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Iran Releases U.S. Navy Veteran After 2-Year-Long Incarceration


Iran has released an American citizen and sent him home. Navy veteran Michael White was headed out of Iran towards the U.S. today after nearly two years in Iranian custody. The release came a couple of days after an Iranian was freed from U.S. detention and on the same day that a U.S. court ended a case against an Iranian American. NPR diplomatic correspondent Michele Kelemen joins us now to talk about these prisoner releases between two countries that are still very much in conflict.

Hi, Michele.


SHAPIRO: Start by telling us a little bit about who Michael White is.

KELEMEN: Right. So as you said, he's a Navy veteran. He's in his late 40s, and he was arrested almost two years ago in northeastern Iran. And it's kind of a murky case, Ari. He was apparently visiting his girlfriend. A lawyer who represents his family here says White was accused of violating that woman's privacy by posting a picture of her on Instagram and that he was accused of insulting Iran's supreme leader. He was let out of prison on medical furlough recently. He's a cancer survivor who, by the way, contracted the coronavirus. Today he was flown out of Iran on a Swiss plane, and U.S. envoy Brian Hook picked him up in Switzerland. His mother calls this the end of a nightmare.

SHAPIRO: Wow. And what more can you tell us about the circumstances surrounding his release and who the U.S. has released?

KELEMEN: Yeah. You know, earlier this week, the U.S. deported an Iranian scientist who was acquitted last year on charges of trying to steal trade secrets. That's a fellow who was held for many months in ICE detention, where he, too, contracted the coronavirus. A U.S. court also terminated a case today against a Florida doctor, an Iranian American, a dual citizen who had been accused of sanctions violations. The Swiss government says it helped with that case, and it stands ready for further facilitation.

Iran's foreign minister is also holding out the prospect now for more prisoner swaps. He wrote today on Twitter, no need for cherry-picking. Iran's hostages held in and on behalf of the U.S. should come home. Those were his words. The U.S., of course, doesn't see Iranians held here on various legal charges as hostages. Iran, on the other hand, does have a long history of taking hostages and picking up, you know, dual nationals, holding secret trials and then trading them.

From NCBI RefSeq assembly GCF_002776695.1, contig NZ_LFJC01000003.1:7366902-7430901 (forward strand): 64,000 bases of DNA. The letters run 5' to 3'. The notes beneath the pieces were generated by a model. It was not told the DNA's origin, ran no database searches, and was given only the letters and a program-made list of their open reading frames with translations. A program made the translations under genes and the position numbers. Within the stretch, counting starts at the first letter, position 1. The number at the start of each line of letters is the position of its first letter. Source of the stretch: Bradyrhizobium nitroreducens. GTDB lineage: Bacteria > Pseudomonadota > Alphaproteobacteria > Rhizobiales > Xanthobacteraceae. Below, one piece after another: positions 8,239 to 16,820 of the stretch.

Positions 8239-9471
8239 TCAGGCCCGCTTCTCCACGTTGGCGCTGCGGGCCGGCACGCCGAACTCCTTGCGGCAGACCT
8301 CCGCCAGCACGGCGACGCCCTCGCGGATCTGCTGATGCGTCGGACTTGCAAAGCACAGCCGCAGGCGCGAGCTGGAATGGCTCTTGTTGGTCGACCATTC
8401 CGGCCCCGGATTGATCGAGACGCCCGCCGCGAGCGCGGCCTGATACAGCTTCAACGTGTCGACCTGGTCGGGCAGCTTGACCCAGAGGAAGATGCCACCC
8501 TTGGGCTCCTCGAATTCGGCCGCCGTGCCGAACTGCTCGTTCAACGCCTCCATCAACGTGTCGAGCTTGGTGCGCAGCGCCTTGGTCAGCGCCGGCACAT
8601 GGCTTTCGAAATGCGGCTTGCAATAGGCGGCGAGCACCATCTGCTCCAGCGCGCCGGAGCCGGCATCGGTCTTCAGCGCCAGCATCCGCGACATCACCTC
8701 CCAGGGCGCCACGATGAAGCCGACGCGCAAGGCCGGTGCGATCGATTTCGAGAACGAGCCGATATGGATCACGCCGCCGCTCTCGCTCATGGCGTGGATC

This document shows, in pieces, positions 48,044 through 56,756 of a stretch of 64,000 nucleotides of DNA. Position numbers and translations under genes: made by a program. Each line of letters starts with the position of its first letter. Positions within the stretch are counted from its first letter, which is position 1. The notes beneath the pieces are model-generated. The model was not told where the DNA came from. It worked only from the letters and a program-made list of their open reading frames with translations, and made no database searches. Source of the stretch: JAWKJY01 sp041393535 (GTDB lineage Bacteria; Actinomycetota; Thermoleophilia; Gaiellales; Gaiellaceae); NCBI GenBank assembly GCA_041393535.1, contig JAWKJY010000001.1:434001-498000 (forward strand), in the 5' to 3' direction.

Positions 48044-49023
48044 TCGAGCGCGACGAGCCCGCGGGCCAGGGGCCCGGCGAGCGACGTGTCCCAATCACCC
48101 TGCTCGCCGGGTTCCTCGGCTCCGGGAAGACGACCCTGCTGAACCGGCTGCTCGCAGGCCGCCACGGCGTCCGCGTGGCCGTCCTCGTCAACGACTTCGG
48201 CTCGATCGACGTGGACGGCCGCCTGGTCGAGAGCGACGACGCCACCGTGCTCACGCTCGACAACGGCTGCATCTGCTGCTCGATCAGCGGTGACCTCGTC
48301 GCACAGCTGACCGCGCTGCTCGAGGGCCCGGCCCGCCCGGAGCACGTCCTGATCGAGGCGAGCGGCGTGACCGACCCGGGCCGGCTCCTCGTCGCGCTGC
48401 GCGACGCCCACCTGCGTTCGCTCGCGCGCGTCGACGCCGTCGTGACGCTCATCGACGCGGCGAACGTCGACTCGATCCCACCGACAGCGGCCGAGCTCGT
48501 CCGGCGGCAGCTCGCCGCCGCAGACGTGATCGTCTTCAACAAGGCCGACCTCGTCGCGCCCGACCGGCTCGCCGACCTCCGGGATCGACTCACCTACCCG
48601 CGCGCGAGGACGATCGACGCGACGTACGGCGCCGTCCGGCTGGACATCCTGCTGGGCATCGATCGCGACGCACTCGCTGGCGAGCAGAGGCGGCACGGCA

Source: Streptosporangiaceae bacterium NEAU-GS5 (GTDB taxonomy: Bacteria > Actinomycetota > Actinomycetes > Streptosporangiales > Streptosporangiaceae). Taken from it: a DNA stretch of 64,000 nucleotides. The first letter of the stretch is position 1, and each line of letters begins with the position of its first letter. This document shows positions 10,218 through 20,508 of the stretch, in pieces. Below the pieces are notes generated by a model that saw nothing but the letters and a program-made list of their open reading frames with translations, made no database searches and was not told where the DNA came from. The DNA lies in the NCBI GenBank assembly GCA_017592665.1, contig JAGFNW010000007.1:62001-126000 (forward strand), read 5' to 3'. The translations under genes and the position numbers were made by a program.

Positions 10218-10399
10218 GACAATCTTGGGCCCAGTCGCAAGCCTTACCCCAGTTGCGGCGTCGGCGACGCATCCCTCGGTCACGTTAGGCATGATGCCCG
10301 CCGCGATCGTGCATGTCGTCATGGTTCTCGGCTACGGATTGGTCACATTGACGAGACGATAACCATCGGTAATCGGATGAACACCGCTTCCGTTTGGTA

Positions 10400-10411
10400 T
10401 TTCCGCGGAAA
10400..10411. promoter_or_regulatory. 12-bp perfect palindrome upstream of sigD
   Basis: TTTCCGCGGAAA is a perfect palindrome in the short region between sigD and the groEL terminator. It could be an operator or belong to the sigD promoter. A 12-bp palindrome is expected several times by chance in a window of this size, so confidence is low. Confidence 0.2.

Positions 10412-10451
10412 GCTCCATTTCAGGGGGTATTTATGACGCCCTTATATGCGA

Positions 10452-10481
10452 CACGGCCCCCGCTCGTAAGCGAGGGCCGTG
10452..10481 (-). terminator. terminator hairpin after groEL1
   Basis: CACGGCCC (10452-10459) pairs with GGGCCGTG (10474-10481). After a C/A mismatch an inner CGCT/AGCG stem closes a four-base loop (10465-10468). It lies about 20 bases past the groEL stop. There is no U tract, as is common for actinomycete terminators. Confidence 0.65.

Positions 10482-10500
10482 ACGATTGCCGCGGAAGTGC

SHAPIRO: Does this give any hope to others who are being held in Iran now?

KELEMEN: It's interesting. You know, Secretary of State Mike Pompeo said that his special representative Brian Hook negotiated with the Iranians on this. Pompeo's statement says that Iran was constructive in this matter and that there's more work to do. He named three Iranian Americans still held there, including Siamak Namazi, who is marking five years in jail. Now, Namazi's brother put out a very heartbreaking statement today, saying it's hard to understand why his brother has been passed over now in three prisoner swaps. And his father, who had been released from prison for medical reasons, is still trapped in Iran, and he can't leave the country still.

SHAPIRO: So just briefly, after several of these releases, does it change the overall relationship between the two countries at all?

KELEMEN: Well, it doesn't seem to. In 2016, there was a prisoner swap just as the nuclear deal was going into force. It was meant to build up confidence, but Iran continued to arrest dual nationals. And last year, Iran released a Chinese American graduate student in a prisoner swap, but that didn't really ease tensions at all, either. In fact, soon after, you had tensions boiling over in Iraq. You'll remember...


KELEMEN: A U.S. drone strike killed the top Iranian general, and Iran responded with a barrage of missiles.

SHAPIRO: OK. We have to leave it there, I'm afraid.

NPR diplomatic correspondent Michele Kelemen, thank you.

KELEMEN: Thank you. Transcript provided by NPR, Copyright NPR.

Michele Kelemen has been with NPR for two decades, starting as NPR's Moscow bureau chief and now covering the State Department and Washington's diplomatic corps. Her reports can be heard on all NPR News programs, including Morning Edition and All Things Considered.